The presence of loyalty makes exit less likely to the extent that (1) customers, members or suppliers are willing to trade off the certainty of exit against the uncertainties of an improvement in the deterioration of product, service or conditions and (2) the estimate that customers, members or suppliers have of their ability to influence the organisation. Hirschman notes "in the choice between voice and exit, voice will often loose out, not necessarily because it would be less effective than exit, but because its effectiveness depends on the discovery of new ways of exerting influence and pressure towards recovery. However "easy" such a discovery may look in retrospect the chances for it are likely to be heavily discounted in ex ante estimates, for creativity always comes as a surprise. Loyalty then helps to redress the balance by raising the cost of exit. Loyalty or specific institutional barriers to exit are therefore particularly functional whenever the effective use of voice requires a great deal of social inventiveness while exit is an available, yet not wholly effective, option." (1970, p. 80). Loyalty thus raises the cost of exit. Its usefulness depends on the closeness of the available substitute. If the gap between two firms (price and quality) is huge, there is a great deal of scope for the use of voice in the course of the progressive deterioration of one of them before exit occurs. Thus, there is not much need for loyalty. However, the closer are the substitution possibilities between two firms, a small deterioration in one of them will result in exit (of customers and members). Therefore "loyalty is at its most functional when it looks most irrational, when loyalty means strong attachment to an organisation that does not seem to warrant such attachment because it is so much like another one that is also available" (Hirschman 1970, p. 81).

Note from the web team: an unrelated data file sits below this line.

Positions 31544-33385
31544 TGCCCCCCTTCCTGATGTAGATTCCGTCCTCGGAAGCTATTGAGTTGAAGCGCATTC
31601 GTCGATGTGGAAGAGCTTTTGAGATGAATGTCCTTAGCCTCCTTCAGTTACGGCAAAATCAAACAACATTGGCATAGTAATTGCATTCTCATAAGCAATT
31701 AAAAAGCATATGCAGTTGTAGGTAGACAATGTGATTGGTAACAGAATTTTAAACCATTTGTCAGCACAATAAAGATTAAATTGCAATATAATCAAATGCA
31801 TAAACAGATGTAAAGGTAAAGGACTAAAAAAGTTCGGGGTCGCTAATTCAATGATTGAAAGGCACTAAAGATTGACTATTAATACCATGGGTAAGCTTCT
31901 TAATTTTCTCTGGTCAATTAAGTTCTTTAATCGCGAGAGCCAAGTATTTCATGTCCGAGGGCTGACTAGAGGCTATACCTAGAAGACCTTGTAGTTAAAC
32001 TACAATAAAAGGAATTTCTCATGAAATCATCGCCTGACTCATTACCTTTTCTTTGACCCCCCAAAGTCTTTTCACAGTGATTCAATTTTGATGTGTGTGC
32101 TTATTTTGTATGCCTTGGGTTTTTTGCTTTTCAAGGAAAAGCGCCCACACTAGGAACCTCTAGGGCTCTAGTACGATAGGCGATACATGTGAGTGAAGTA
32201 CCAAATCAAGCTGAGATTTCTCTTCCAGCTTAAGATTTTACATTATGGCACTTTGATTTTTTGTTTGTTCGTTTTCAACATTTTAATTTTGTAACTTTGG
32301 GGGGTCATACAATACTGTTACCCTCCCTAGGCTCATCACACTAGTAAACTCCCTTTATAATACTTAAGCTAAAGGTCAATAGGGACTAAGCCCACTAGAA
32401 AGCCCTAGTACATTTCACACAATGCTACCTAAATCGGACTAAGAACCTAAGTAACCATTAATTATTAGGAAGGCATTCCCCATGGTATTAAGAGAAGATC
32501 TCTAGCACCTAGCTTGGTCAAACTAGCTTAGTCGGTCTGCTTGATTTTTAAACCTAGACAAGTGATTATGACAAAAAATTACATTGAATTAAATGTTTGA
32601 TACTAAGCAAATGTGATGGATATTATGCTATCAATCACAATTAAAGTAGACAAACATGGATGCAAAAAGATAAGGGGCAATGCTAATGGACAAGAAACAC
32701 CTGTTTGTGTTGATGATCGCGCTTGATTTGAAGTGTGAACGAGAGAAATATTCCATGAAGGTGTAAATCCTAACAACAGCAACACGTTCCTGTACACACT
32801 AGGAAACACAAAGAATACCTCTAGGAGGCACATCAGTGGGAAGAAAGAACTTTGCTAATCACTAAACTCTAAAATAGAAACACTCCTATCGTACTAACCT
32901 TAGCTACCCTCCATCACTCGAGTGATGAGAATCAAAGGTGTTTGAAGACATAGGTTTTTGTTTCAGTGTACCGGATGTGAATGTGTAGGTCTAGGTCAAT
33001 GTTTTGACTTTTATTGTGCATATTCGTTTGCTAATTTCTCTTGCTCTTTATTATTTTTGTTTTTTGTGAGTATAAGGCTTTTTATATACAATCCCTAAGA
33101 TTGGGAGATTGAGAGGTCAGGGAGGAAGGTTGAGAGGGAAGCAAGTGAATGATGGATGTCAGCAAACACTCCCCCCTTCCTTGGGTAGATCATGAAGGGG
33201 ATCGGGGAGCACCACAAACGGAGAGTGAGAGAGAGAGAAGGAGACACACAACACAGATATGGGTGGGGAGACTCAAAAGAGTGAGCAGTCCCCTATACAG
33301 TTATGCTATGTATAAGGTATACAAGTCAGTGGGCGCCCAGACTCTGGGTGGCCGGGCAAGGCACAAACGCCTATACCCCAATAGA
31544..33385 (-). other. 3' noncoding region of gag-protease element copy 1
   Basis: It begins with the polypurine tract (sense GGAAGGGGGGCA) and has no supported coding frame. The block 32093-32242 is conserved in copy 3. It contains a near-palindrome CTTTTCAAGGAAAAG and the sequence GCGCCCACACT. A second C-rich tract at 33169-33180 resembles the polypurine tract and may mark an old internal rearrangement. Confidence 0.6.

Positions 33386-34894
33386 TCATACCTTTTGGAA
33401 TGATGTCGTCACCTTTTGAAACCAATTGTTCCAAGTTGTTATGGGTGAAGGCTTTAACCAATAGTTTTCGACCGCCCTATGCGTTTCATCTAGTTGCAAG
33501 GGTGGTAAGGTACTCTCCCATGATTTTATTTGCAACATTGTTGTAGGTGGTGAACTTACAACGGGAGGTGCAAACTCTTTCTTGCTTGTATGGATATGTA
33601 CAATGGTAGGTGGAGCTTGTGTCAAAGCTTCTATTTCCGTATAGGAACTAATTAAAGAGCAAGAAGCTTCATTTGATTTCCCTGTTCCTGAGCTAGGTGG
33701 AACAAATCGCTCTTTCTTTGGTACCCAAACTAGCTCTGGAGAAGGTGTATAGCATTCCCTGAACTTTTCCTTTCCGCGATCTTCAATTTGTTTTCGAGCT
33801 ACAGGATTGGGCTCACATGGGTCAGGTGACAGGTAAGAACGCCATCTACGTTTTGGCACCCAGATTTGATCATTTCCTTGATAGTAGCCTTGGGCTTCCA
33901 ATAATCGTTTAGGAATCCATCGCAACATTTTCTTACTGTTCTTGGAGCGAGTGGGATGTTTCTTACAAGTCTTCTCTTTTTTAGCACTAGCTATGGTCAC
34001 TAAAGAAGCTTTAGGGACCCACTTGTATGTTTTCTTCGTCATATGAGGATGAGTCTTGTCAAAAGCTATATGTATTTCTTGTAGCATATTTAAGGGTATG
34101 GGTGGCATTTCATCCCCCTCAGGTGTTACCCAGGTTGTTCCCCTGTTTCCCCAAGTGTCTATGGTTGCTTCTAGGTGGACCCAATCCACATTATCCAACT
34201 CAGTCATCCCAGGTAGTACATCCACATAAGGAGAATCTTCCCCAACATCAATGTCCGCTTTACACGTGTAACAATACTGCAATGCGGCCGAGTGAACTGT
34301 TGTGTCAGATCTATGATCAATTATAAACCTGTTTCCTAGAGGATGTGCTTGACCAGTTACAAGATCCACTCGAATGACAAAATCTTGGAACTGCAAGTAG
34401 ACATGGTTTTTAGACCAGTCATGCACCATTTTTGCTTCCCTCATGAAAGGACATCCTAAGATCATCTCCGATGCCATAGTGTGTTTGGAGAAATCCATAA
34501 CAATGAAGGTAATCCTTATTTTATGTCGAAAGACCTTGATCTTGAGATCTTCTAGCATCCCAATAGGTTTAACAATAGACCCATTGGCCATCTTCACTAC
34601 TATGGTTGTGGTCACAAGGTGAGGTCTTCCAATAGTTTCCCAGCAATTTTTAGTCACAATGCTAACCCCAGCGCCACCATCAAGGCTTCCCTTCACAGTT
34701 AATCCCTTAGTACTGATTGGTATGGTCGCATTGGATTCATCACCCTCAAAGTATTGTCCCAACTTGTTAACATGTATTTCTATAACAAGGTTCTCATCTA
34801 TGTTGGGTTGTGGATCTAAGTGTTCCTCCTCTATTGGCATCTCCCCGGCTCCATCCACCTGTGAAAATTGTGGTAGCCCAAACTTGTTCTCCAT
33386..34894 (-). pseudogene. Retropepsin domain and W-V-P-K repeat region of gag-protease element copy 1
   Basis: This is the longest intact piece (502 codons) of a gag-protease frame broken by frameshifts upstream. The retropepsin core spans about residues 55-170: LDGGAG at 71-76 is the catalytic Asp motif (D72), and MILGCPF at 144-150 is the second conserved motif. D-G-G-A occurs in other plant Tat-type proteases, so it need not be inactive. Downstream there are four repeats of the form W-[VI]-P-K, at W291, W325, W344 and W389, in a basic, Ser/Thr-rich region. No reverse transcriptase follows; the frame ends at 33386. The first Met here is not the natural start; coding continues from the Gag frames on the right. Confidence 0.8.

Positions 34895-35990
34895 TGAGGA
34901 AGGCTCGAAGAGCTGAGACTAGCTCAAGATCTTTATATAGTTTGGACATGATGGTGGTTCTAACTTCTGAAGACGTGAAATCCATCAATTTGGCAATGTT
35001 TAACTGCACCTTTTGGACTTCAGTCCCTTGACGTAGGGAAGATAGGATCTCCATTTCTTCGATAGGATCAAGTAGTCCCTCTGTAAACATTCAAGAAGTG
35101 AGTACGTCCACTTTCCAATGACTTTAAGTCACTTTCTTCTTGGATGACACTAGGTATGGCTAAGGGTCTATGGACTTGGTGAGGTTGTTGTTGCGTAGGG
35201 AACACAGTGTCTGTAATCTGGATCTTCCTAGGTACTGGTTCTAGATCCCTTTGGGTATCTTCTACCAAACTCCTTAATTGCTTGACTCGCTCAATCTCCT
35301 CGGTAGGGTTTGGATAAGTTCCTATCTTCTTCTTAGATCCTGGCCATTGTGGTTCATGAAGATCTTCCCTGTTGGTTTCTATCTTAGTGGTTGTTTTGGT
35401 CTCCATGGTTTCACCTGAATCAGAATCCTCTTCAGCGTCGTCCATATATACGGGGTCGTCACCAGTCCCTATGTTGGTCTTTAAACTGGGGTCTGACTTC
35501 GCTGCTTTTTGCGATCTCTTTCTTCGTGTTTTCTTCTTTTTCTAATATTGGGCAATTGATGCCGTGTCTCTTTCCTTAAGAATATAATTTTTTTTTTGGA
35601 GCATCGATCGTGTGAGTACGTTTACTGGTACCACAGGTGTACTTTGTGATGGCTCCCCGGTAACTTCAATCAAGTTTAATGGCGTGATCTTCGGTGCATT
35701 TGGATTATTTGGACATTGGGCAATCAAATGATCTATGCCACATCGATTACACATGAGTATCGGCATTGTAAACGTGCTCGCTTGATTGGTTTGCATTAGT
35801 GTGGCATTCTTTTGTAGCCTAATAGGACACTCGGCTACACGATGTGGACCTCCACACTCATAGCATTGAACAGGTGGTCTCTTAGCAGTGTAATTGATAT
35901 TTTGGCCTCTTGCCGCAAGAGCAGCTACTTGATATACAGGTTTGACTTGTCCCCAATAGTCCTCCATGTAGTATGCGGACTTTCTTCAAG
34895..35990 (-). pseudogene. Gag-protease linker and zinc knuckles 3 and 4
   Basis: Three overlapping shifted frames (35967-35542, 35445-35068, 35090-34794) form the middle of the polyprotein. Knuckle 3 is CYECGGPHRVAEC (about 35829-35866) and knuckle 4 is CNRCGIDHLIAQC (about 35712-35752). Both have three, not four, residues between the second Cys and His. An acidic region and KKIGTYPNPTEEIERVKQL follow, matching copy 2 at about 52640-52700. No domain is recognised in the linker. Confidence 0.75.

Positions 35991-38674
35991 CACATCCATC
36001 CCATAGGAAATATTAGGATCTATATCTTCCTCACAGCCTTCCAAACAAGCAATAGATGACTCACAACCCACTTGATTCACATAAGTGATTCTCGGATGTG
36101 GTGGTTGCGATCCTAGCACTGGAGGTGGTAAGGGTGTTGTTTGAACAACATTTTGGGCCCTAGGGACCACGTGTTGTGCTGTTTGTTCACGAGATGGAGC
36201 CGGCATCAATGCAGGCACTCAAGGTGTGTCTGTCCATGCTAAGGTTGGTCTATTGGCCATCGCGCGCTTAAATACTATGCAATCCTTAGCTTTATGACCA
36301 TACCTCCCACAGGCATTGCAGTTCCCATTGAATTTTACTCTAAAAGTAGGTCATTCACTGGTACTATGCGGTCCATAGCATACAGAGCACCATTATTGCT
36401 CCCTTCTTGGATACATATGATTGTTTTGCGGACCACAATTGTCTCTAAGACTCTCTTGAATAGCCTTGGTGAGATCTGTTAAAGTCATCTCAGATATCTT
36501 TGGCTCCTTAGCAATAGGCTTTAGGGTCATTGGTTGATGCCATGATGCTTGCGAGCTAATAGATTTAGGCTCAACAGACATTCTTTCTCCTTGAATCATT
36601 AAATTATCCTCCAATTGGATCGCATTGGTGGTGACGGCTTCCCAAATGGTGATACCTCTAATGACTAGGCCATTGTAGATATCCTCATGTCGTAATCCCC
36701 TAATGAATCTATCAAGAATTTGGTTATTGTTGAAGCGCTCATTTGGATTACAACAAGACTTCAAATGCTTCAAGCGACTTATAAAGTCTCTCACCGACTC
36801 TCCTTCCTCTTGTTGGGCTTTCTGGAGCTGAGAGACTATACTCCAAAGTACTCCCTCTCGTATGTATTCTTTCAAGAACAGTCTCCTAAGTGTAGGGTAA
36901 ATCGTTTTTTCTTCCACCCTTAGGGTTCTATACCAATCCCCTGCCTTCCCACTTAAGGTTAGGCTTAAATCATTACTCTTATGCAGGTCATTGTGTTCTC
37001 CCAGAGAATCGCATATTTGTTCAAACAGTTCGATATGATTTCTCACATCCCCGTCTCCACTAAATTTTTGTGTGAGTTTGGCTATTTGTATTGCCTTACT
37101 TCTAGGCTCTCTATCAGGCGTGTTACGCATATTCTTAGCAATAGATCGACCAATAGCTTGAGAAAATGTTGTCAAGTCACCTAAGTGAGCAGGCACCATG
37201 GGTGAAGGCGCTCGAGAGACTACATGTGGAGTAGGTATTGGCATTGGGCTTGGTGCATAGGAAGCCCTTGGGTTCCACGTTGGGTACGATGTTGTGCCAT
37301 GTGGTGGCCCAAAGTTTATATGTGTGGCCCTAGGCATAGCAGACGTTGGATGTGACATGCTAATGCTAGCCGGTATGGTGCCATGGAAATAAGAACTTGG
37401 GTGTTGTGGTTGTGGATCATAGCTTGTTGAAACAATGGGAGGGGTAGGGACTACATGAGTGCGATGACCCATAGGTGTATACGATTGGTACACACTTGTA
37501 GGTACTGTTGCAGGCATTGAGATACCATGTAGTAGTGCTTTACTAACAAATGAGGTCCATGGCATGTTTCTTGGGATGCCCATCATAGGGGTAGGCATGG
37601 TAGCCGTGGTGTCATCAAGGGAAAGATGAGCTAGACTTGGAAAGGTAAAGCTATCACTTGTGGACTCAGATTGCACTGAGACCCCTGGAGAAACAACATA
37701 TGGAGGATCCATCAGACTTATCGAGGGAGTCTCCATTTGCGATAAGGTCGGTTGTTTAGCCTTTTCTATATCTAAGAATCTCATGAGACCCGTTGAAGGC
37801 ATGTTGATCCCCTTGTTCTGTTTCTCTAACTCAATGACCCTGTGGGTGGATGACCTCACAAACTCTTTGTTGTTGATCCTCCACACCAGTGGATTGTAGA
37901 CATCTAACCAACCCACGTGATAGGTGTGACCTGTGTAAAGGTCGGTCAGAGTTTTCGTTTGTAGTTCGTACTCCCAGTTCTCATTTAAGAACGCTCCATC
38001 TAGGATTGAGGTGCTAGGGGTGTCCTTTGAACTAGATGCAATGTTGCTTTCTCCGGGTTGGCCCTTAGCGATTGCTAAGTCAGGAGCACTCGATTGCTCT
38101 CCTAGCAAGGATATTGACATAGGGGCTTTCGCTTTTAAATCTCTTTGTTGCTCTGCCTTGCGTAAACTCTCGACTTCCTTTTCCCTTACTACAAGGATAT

The interactions between exit, voice and loyalty thus require careful consideration. The reorganisation of companies, particularly their formal control systems, might be regarded as a fourth response to decline, threat or scarcity. It also contains elements of the other three strategies. The key issue, which this fourth dimension adds, is the connectedness of activities. Given interdependencies between different areas of the firm, voice might prevail over exit not only because of loyalty, but because activities are intimately connected. On the other hand if the exit options is overwhelming, then connectedness may bring other activities down with it.
The model used to analyse the strategies open to firms is in two stages. In the first stage, an archetypal external relationship with a key customer is analysed. In the second stage internal relationships are examined.
The Firm and its Customer
We begin with a stable state scenario. "Our" firm is supplying a large key customer which may be incorporating our output into its production or it may be a key service user (perhaps it is a government body).